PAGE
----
Five Advantages of Forming a Business as an LLC
Spending time to select the most appropriate legal form for your new business will pay many dividends over time. For a small business, the first choice is usually between operating as a sole proprietor or a partnership with other investors, or creating an entity that protects your personal assets. Corporations and limited liability companies are the most popular type of limited liability entities. Both protect your personal assets from creditors of the company, assuming you observe basic rules and formalities in running the company. This section highlights the advantages associated with a limited liability company.
1. Flexible Investment and Ownership
A limited liability company (“LLC”) has members rather than shareholders, and issues membership interests. The member owners usually contribute cash, equipment or other property to purchase their membership interest. In many states, a member can contribute a promise to pay money such as a promissory note, as part or all of their contribution to purchase a membership interest. This cannot be done with a corporation. The amount contributed can vary between members. The share of profits and whether a member can vote can be different. This is normally a problem with corporations where the shareholders want to elect “s-corp” status so that all of the profits flow through to the shareholders and are not taxed at the company level.
2. Flexible Management
An LLC can be managed by the members, acting together under the rules of the company’s Operating Agreement. It can also be managed by a manager, which can be one of the members or an employee hired by the Company.
3. Flexible Operation
The Operating Agreement of an LLC can set up almost any management and operating structure you care to devise. It will specify who is authorized to make day to day decisions, what vote is required to enter into specific types of contracts or sell company assets, and when the company may be dissolved. The operating agreement is an extremely important part of any LLC and should be carefully drafted by your attorney and updated as your business grows and changes. The Operating Agreement is frequently neglected in the excitement of starting a new business and the many demands on your time.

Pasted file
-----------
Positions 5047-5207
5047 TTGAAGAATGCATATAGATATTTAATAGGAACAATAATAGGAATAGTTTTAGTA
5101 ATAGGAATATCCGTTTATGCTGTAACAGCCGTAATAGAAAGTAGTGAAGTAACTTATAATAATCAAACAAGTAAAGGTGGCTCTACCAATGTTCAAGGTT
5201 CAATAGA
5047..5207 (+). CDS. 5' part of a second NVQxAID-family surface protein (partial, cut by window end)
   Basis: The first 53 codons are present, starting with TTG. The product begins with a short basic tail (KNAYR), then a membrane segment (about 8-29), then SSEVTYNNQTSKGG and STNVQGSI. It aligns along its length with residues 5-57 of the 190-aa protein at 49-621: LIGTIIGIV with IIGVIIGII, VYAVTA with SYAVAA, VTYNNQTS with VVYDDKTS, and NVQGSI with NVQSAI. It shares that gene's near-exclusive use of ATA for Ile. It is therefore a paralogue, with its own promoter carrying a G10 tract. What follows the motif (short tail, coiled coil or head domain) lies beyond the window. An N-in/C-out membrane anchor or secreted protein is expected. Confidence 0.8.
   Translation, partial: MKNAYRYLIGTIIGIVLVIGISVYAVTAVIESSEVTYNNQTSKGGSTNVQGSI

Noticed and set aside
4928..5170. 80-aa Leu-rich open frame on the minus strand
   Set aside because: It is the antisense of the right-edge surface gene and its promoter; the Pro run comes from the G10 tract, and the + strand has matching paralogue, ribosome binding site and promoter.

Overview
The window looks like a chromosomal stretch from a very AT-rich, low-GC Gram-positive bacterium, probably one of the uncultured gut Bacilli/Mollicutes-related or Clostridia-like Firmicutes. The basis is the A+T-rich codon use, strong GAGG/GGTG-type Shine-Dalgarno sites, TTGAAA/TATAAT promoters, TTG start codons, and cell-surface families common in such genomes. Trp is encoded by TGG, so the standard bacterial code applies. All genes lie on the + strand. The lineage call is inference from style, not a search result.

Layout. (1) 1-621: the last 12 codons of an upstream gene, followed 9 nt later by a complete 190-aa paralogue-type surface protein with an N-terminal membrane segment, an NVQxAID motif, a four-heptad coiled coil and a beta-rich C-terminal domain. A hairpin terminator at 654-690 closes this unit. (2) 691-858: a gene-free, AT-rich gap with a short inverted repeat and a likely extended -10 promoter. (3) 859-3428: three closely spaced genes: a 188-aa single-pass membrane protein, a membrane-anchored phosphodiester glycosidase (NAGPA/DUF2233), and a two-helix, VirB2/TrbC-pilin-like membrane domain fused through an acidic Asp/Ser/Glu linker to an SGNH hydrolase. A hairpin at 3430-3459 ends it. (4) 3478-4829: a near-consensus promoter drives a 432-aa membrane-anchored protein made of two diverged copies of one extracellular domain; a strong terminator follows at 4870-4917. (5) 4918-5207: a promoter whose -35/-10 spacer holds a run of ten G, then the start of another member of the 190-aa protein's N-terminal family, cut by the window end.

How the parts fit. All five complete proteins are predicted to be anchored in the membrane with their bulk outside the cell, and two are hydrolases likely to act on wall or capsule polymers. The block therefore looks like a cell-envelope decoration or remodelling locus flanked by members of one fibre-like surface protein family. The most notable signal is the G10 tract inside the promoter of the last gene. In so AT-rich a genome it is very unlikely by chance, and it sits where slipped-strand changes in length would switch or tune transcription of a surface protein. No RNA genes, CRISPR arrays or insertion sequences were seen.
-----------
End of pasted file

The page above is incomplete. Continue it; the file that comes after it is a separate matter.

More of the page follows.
With LLCs as with other entities, the IRS now allows you to choose how the LLC will be taxed by filing a simple election form. By default, an LLC with 2 or more members is taxed as a partnership. You can elect to be taxed as a corporation, in which case you would also file an s-corp election. An LLC with one member is disregarded by the IRS as an entity. That is, you simply file a schedule for business income with your normal personal tax return. While there is no separate tax return for the single member LLC, your personal assets are still protected by operating as an LLC. Each option has benefits and disadvantages. An experienced business attorney, working with your accountant, can help you make the right decision for your business.
5. Annual Reports and Record Keeping
An LLC can potentially require less reporting and recording keeping required than a corporation. For example, in Missouri, LLCs are not required to file annual reports with the Secretary of State, unlike corporations. In Kansas, both LLCs and corporations file annual reports. With single member LLCs, you continue to file only your personal tax return. With both corporations and LLCs, the records of the company must be available to members. Whether specifically required by statute or not, both an LLC and a corporation should maintain a list of each member and manager’s mailing address, articles of organization, tax returns and reports, operating agreement(s), and other vital financial information such as cash contributions and accounting records.
This summary highlights the advantages of an LLC. There are circumstances where a corporation is a better choice. For example, an owner’s income from an LLC is all taxed as self-employment income. At a certain level of profit, an owner will pay less in taxes by creating an employment agreement with a corporation, and distributing profit above the amount of that salary as a shareholder distribution. A shareholder pays only income tax on a shareholder distribution, not social security or unemployment taxes. There may also be a difference in what deductible employee benefits can be offered by a corporation as opposed to an LLC.
When you are ready to start your business, you should seek the advice of an experienced business attorney. You can learn more about our Business Law attorneys here.
*This article is very general in nature and does not constitute legal advice. Readers with legal questions should consult with an attorney prior to making any legal decisions.